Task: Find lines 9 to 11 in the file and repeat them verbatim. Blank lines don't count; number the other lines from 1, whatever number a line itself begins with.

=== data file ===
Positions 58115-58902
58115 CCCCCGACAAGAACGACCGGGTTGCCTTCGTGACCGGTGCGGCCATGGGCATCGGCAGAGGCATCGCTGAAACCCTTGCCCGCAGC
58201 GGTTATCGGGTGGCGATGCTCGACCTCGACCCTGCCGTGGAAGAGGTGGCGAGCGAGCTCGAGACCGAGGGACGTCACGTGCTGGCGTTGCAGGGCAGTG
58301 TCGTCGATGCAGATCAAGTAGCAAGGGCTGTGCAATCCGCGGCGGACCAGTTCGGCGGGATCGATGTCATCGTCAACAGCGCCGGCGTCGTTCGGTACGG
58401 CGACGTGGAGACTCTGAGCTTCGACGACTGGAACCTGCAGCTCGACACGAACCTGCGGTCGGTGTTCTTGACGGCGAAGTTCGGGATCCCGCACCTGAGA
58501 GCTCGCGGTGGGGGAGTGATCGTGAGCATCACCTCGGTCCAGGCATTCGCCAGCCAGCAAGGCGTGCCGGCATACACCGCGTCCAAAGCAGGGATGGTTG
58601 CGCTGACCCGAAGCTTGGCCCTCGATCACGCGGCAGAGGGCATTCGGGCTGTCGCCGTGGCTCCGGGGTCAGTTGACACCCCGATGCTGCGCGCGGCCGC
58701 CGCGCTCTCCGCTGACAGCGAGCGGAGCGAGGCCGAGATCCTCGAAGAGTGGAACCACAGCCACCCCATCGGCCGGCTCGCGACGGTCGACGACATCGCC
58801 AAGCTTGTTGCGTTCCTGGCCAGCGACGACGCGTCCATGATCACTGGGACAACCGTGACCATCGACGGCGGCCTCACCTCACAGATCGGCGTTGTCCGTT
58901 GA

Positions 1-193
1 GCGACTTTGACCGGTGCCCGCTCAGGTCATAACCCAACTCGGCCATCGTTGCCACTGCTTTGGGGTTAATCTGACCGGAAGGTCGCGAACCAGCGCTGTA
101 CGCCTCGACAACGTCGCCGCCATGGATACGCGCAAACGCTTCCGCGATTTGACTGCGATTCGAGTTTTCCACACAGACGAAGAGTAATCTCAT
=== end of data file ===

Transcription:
58801 AAGCTTGTTGCGTTCCTGGCCAGCGACGACGCGTCCATGATCACTGGGACAACCGTGACCATCGACGGCGGCCTCACCTCACAGATCGGCGTTGTCCGTT
58901 GA

Positions 1-193